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12.5 Source Code Portability

Most existing network applications are written assuming IPv4. sockaddr_in structures are allocated and filled in and the calls to socket specify AF_INET as the first argument. We saw in the conversion from Figure 1.5 to Figure 1.6 that these IPv4 applications could be converted to use IPv6 without too much effort. Many of the changes that we showed could be done automatically using some editing scripts. Programs that are more dependent on IPv4, using features such as multicasting, IP options, or raw sockets, will take more work to convert.

If we convert an application to use IPv6 and distribute it in source code, we now have to worry about whether or not the recipient's system supports IPv6. The typical way to handle this is with #ifdefs throughout the code, using IPv6 when possible (since we have seen in this chapter that an IPv6 client can still communicate with IPv4 servers, and vice versa). The problem with this approach is that the code becomes littered with #ifdefs very quickly, and is harder to follow and maintain.

A better approach is to consider the move to IPv6 as a chance to make the program protocol-independent. The first step is to remove calls to gethostbyname and gethostbyaddr and use the getaddrinfo and getnameinfo functions that we described in the previous chapter. This lets us deal with socket address structures as opaque objects, referenced by a pointer and size, which is exactly what the basic socket functions do: bind, connect, recvfrom, and so on. Our sock_XXX functions from Section 3.8 can help manipulate these, independent of IPv4 or IPv6. Obviously these functions contain #ifdefs to handle IPv4 and IPv6, but hiding all of this protocol dependency in a few library functions makes our code simpler. We will develop a set of mcast_XXX functions in Section 21.7 that can make multicast applications independent of IPv4 or IPv6.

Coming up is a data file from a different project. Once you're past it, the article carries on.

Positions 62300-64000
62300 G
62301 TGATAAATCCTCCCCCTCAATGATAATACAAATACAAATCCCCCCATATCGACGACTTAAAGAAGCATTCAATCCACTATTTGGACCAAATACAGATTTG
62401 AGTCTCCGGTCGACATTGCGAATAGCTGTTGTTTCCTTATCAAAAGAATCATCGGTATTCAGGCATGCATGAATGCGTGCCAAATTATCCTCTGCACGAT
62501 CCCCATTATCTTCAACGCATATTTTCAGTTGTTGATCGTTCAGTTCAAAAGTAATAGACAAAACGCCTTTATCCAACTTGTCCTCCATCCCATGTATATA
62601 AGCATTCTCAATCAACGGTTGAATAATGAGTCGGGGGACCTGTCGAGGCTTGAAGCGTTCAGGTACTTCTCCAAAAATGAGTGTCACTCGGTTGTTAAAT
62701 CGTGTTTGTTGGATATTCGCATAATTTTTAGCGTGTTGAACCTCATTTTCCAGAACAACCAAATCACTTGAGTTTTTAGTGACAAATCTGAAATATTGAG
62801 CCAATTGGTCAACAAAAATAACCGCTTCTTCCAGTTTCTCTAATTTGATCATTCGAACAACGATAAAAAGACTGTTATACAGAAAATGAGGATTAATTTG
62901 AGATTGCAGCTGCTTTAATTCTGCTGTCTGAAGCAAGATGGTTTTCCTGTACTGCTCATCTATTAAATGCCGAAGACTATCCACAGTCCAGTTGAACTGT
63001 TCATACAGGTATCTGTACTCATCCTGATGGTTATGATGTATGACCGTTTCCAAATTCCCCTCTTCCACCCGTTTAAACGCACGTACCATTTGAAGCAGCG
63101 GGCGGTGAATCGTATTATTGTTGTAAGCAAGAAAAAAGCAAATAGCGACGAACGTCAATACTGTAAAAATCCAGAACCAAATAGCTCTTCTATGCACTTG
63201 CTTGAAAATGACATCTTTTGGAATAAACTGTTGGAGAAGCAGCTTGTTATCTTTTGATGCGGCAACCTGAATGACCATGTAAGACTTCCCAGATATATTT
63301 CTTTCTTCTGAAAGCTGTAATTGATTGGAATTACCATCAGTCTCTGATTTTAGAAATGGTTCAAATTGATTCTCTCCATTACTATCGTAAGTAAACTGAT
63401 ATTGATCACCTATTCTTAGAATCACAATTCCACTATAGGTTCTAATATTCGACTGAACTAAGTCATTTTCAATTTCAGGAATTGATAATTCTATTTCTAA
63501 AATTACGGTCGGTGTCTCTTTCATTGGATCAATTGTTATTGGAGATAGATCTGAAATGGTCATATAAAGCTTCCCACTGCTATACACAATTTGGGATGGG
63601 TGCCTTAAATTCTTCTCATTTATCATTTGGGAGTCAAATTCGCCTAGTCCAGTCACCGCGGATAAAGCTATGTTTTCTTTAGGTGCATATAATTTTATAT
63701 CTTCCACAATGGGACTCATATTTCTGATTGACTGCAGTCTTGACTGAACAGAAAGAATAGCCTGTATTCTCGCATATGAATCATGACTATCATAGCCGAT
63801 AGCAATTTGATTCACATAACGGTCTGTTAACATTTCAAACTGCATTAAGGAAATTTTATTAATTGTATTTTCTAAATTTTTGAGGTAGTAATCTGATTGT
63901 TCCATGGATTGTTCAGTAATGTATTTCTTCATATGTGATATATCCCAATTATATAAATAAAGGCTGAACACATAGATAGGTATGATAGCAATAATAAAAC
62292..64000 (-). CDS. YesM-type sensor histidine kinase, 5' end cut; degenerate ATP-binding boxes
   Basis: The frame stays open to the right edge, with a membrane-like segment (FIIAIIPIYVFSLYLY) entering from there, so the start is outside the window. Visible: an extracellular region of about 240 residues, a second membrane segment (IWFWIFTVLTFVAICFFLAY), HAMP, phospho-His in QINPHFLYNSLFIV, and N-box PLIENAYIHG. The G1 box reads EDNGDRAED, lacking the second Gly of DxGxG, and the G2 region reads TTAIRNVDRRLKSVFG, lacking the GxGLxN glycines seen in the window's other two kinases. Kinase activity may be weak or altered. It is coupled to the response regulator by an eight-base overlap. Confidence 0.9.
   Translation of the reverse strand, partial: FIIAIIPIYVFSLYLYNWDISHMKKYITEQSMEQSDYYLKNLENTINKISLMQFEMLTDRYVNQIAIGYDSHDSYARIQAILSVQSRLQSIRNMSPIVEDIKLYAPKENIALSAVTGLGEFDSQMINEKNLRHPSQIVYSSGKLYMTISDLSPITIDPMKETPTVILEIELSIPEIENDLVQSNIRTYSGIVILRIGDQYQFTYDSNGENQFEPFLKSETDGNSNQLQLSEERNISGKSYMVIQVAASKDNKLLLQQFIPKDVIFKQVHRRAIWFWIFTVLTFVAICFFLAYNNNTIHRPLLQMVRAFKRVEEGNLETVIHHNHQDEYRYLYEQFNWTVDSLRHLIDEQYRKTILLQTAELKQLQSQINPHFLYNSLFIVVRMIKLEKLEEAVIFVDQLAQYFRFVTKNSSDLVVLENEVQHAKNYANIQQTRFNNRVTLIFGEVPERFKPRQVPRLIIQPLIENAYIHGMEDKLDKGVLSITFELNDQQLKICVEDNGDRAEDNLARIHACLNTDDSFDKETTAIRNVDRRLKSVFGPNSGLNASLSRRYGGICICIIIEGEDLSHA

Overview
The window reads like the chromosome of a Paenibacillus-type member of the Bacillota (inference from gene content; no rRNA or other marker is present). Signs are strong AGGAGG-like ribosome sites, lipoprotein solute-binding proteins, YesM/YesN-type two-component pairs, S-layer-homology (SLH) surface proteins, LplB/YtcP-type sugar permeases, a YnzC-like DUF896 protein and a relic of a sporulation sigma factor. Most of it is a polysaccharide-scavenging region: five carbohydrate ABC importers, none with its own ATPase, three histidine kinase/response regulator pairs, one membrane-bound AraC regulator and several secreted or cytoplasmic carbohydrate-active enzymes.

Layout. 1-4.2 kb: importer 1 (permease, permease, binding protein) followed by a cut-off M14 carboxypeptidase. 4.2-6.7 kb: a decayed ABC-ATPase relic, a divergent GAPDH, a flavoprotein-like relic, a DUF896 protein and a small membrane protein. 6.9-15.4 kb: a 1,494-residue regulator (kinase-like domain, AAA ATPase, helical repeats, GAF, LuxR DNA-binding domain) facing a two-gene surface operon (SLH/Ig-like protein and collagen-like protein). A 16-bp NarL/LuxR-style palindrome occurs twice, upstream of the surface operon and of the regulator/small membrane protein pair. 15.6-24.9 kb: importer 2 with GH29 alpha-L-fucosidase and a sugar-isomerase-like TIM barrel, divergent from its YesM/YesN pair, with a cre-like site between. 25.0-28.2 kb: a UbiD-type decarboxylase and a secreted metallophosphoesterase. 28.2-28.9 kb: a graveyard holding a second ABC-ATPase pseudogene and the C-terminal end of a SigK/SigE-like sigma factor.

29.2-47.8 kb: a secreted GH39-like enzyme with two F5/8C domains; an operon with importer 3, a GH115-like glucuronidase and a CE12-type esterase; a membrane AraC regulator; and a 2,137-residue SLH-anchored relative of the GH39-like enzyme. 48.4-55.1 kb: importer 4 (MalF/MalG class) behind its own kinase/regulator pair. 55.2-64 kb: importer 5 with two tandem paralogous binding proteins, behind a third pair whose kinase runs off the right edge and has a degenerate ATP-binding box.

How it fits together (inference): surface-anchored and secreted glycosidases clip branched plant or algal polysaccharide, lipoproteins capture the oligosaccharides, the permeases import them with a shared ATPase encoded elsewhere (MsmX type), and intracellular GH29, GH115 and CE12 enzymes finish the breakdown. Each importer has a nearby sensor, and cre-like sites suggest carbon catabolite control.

Another point to consider is what happens if we compile our source code on a system that supports both IPv4 and IPv6, distribute either executable code or object files (but not the source code), and someone runs our application on a system that does not support IPv6? There is a chance that the local name server supports AAAA records and returns both AAAA records and A records for some peer with which our application tries to connect. If our application, which is IPv6-capable, calls socket to create an IPv6 socket, it will fail if the host does not support IPv6. We handle this in the helper functions described in the previous chapter by ignoring the error from socket and trying the next address on the list returned by the name server. Assuming the peer has an A record, and that the name server returns the A record in addition to any AAAA records, the creation of an IPv4 socket will succeed. This is the type of functionality that belongs in a library function, and not in the source code of every application.

To enable passing socket descriptors to programs that were IPv4-only or IPv6-only, RFC 2133 [Gilligan et al. 1997] introduced the IPV6_ADDRFORM socket option, which could return or potentially change the address family associated with a socket. However, the semantics were never completely described, and it was only useful in very specific cases, so it was removed in the next revision of the API.

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